U.S. to hand over three more detainees to France
February 8, 2005
BY VERENA VON DERSCHAU
PARIS-- The United States has agreed to hand over to France the last three French detainees at the U.S. naval base at Guantanamo Bay, Cuba, judicial officials said Tuesday.
The agreement was finalized just as Secretary of State Condoleezza Rice was to arrive in Paris for a meeting with President Jacques Chirac, the officials said on condition of anonymity.
Her visit is part of American and French efforts to repair ties strained over Iraq. While historic allies, France and the United States also have been at odds over the best way to fight terrorism.
The date of the handover of Mustaq Ali Patel, Ridouane Khalid and Khaled Ben Mustafa has not been finalized, but their return is expected soon, the officials said.
"Things are headed in the right direction, and we are now discussing the details," said William Bourdon, an attorney for Ali Patel, who has both French and Indian nationality.
All three were expected to go before judges, and they could be held pending investigation under the preliminary charge of "criminal association with a terrorist enterprise"-- a charge often used in such cases in France.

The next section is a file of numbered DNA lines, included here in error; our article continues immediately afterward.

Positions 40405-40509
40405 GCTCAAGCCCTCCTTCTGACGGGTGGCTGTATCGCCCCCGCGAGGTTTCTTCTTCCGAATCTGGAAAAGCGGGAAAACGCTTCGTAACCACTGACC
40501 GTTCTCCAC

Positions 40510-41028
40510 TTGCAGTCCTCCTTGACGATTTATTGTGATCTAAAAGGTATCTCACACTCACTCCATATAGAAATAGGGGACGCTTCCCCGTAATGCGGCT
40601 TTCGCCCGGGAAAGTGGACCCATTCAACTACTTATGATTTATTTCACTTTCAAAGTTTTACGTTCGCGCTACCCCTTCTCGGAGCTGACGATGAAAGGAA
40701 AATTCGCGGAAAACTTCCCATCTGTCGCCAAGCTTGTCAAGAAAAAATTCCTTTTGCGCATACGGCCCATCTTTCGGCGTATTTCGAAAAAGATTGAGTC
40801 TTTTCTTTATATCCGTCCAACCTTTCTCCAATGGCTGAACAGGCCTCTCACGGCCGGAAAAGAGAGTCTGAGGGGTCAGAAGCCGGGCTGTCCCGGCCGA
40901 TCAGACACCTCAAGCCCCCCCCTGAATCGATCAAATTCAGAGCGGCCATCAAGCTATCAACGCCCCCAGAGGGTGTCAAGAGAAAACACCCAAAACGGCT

Khalid's brothers, Djamel and Zinedine, are being investigated in France on suspicion of involvement in the robbery of more than $1.28 million to finance terrorism. Zinedine is also being investigated in a separate inquiry into suspected Chechen terrorism.
But judicial officials said Patel's case could present problems because he does not appear to have links with Islamic militants and was thought to have been in the Pakistan-Afghan region for business reasons when he was detained.
Four other French citizens once held at Guantanamo were returned to France in late July. Mourad Benchellali, Imad Kanouni, Nizar Sassi and Brahim Yadel are being held in France as part of an investigation into suspected terror-related networks.
They were captured in the U.S.-led campaign that toppled the hard-line Taliban regime in Afghanistan. Each spent more than two years at Guantanamo, and French authorities had struggled for months to secure their return.
Anti-terrorism judges have placed them under investigation, a step toward formal charges, for "criminal association with a terrorist enterprise."
Investigators suspect they frequented groups that planned terror attacks in Europe. Several confessed to training in military camps where they learned to use explosives and weapons, officials said.
Sassi and Benchellali are also under investigation for using false documents. The two are childhood friends who grew up in a tough suburb outside the southeastern city of Lyon and went to Afghanistan together in June 2001 with stolen passports, officials say. They were arrested in December 2001 and brought to Guantanamo.
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